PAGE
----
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Natalie Cournoyea retires June 30 from her role as a Senior Clinical Director at Toronto Rehab to focus on her second career as a psychotherapist.
Natalie began her career as a registered nurse in 1976 and later moved into clinical leadership positions.
"I always knew I wanted to be a leader," she says. "I wanted to make a difference in more places."
Natalie joined Toronto Rehab from acute care in April 2009 as the Executive Director, Spinal Cord Rehab and Cardiac Rehab, and moved to her current role leading Geriatric Rehab, MSK Rehab and Cardiac Rehab in 2011.
"In a way, my first career led me to my second career," she says. "As Director, I make a difference in people's careers through my leadership and mentorship – coaching has been a love of mine which is an overlap with my psychotherapy work."
Elaine Murphy, Manager, MSK Rehab, who reports to Natalie, has benefited from her commitment to mentorship.
"Natalie takes a personal interest in the mentorship relationship – she sees mentoring as a key function of her role not as a bonus, per se," Elaine says. "She has supported me with always looking for the good in others and distributing opportunities for learning and growth amongst all staff – not just a few."
Natalie recognized she was strong at counselling people in their careers and dealing with patient and family concerns in her leadership role at the hospital. But it wasn't until her own mentor recommended psychology as a good fit for her that she enrolled in a part-time Masters of Counselling & Psychology. After graduating in 2002, she began practicing psychotherapy outside of her work hours.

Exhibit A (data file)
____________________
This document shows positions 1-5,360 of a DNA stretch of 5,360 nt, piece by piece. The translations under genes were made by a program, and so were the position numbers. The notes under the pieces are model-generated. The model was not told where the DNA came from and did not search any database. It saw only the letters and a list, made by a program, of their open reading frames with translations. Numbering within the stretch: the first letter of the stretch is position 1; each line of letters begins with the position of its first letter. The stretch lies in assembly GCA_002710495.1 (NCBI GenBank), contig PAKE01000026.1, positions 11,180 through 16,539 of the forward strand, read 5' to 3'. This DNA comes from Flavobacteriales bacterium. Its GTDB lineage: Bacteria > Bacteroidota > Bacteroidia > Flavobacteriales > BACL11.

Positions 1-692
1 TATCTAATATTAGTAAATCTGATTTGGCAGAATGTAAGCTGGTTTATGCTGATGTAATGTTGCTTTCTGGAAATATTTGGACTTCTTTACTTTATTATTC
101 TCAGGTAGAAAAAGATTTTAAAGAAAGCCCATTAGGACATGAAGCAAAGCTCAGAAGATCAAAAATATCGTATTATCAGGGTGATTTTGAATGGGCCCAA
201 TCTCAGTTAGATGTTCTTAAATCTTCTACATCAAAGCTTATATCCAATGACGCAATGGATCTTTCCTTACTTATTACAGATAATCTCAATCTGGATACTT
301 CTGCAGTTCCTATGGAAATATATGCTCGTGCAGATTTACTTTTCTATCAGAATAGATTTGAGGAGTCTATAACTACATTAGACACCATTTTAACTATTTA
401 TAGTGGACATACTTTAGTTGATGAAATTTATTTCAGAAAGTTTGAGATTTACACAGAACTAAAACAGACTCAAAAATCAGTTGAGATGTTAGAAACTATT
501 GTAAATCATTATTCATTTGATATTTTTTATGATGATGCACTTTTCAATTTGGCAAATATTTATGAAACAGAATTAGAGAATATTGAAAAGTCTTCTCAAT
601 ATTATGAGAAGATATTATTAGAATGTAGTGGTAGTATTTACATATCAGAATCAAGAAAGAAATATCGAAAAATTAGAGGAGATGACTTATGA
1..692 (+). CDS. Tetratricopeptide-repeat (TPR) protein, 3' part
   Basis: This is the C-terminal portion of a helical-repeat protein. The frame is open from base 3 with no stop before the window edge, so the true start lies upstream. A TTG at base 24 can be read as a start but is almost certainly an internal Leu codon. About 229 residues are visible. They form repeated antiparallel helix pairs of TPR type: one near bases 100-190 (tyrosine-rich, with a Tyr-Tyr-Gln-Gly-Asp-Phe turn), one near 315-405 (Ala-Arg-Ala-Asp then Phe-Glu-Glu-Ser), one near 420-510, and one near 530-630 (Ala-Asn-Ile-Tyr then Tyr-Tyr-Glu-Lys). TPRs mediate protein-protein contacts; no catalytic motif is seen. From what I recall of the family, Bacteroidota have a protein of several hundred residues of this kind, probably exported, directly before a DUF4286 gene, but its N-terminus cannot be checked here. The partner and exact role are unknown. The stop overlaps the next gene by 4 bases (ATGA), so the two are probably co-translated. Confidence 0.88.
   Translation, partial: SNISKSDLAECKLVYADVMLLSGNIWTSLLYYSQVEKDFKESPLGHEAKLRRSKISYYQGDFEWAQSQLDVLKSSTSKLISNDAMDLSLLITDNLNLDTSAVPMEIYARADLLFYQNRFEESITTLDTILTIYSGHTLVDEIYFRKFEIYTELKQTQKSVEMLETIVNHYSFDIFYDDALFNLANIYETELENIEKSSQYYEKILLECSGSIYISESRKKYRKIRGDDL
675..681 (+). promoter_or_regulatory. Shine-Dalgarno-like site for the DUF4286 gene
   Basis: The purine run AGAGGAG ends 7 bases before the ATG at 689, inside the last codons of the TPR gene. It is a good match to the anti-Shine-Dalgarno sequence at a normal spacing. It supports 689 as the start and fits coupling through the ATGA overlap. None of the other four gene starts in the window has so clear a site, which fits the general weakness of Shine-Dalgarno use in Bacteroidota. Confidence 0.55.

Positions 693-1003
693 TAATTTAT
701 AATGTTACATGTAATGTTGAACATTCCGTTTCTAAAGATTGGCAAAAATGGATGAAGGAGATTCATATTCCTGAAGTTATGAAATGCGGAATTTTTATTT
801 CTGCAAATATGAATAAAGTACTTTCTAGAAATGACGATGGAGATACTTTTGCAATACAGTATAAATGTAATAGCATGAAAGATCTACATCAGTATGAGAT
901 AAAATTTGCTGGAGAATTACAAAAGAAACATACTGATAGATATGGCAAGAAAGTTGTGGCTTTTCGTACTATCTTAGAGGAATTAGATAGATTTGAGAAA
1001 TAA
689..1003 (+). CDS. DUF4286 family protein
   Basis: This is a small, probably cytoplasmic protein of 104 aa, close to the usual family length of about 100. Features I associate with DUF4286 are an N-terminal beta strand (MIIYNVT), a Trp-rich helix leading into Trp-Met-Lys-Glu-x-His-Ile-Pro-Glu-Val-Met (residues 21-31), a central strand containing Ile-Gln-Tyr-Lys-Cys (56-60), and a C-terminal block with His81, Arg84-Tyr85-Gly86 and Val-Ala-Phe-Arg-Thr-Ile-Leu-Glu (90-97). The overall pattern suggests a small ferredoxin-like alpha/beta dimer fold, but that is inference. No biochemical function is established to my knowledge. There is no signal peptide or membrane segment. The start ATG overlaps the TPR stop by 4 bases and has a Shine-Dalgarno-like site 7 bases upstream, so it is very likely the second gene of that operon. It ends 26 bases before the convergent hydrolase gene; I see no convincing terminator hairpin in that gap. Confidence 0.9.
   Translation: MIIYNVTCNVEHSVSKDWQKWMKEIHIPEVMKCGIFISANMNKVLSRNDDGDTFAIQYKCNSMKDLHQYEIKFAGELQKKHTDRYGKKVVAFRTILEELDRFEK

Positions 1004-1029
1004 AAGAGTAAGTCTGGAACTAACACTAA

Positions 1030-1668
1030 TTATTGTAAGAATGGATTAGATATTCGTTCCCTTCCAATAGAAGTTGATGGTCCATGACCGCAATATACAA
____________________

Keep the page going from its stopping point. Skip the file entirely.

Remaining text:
"I feel like I'm in my zone when I'm practicing psychotherapy," said Natalie. "I love seeing my patient's 'aha' moment and watching them get better from there."
Upon reflection of her time at Toronto Rehab, Natalie shares a few accomplishments that stand out.
"I'm most proud of leading the move of our MSK group from Hillcrest Centre to University Centre; how the Geriatric program has grown, especially in terms of its role in research," she says. "It went from one to two research projects, to now more than 20 research projects on the go.
"I'm also proud that I could help secure funding for Chronic Pain Program, Assess and Restore, ACCELERATION, Cardiac College and ECHO."
Natalie retires from Toronto Rehab this week and will continue her part-time psychotherapy practice. She also has summer plans to travel Barcelona with her 30-year old daughter, Laura, and, overall, looks forward to spending more time with her family – especially her partner, Wayne, her kids and father, who is 91.
But Toronto Rehab won't be far from her thoughts.
"I'll miss helping the vulnerable populations here at Toronto Rehab – and helping the team care for them," she says.